No kidding, sleep hygiene is a real thing. Sleep professionals use the term to describe a group of things you can do to enhance the possibility of getting a good night’s sleep.
But these hygiene tips come with a warning. If you’re already suffering from sleeplessness, you’re probably going to need more than just good hygiene. Ongoing sleep problems are typically linked with issues like stress, an underlying health concern, or a new behavior that is impeding your sleep. For example, you might have started a new medication before you began having sleep problems. You’ll need to resolve any such contributory issue before you can expect relief.
Still, even with that warning in mind, a to-do list for promoting sleep can’t be a bad thing. So here goes.
Set up a sleep schedule. Yes, you do need to establish a schedule and keep to it, even on your days off, and special days, and all the other special occasions that could interfere with the schedule. People vary in the amount of sleep they need, so the exact time that you go to bed, and the time you get up, are not as important as the fact that you set specific times and stick to them.
Forget naps. If you’re a nap person, you might want to rethink your habit. You can probably get away with a nap here and there, depending on your activity level, and if you don’t already have a serious sleep problem. But napping will eventually interfere with your ability to stick to a sleep schedule.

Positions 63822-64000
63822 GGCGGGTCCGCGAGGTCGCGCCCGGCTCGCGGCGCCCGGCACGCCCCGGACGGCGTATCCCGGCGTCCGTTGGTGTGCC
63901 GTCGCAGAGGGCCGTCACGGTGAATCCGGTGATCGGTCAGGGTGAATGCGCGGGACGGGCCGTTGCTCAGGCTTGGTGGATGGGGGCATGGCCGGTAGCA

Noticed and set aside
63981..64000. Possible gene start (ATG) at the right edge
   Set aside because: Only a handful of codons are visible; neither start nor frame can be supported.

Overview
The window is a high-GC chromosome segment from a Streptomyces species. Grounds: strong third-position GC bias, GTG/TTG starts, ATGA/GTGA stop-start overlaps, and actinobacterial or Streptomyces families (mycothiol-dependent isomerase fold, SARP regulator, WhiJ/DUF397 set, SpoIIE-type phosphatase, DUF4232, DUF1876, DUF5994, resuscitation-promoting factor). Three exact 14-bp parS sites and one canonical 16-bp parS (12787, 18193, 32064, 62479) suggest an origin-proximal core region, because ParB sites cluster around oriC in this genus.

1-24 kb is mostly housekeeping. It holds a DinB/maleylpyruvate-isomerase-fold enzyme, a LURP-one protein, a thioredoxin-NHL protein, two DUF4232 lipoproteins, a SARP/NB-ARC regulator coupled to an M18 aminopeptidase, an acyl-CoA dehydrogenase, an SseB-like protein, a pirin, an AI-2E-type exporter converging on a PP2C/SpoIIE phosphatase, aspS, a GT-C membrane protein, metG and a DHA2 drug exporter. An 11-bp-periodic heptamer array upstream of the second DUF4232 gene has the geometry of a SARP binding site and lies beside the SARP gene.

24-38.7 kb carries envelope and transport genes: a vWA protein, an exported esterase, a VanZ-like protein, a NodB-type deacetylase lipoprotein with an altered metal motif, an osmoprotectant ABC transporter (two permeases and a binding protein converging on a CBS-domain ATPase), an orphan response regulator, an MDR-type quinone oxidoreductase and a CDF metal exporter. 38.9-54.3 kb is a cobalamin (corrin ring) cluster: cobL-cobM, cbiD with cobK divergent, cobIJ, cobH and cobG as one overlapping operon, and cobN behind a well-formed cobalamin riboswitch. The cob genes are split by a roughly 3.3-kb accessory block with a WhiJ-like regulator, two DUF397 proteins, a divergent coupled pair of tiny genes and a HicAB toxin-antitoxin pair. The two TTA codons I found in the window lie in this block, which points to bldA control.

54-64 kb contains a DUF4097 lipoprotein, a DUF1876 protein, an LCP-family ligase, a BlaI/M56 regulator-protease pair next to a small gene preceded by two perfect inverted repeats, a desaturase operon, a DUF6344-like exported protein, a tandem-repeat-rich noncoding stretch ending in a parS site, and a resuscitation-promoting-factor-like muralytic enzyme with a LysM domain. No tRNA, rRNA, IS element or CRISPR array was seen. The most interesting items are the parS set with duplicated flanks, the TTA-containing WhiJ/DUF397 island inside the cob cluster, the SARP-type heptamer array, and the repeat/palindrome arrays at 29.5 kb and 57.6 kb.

Commit to an exercise program. It probably doesn’t make much difference what kind of exercise you choose. But pick something you enjoy because the key is to do it consistently. If you exercise earlier in the day, you’ll probably have better luck in sleeping. The recommendation is to exercise at least a few hours before bedtime. If you’re having sleep problems, it might pay to read up on exercise and sleep.
Pay attention to what you eat and when you eat. It’s sometimes hard to sleep after a heavy meal, and after-dinner snacks won’t help either. Caffeine can be a real problem. Yes, some people can drink coffee or tea and then go to sleep, but most of us can’t. The smart approach is to limit caffeine drinks and chocolate to levels that don’t interfere with your sleep.
Your bedroom is for rest. Using a sleep schedule trains you to go to sleep when you go to bed, and you can do that more easily if you don’t also use your bedroom for other purposes such as watching television or exercising. It will also help if you make your bedroom a relaxing room, which can mean different things to different people. Pick colors and furnishings that feel good to you.
Slow down as you get closer to bedtime. Don’t expect to go to sleep immediately after an argument or after watching an exciting movie. As you approach your bedtime, give yourself a chance to shed the day and settle into a more peaceful feeling.
Make sure you get enough vitamin D. Light therapy is sometimes recommended for people who don’t sleep well. So give yourself a boost by getting some rays or eating more dairy, fish, or oysters, or talk with your doctor about a vitamin D supplement. .
Start a sleep dairy. Keeping a diary is a must. You want to record all the details about your sleeping pattern, or lack thereof, with the hope that you’ll be able to spot what’s keeping you awake. Now the bad news. Good sleep hygiene means applying all these tips and not just picking and choosing the ones you like. It’s a program, a system. By following all the tips you’ll move yourself that much closer to good sleep.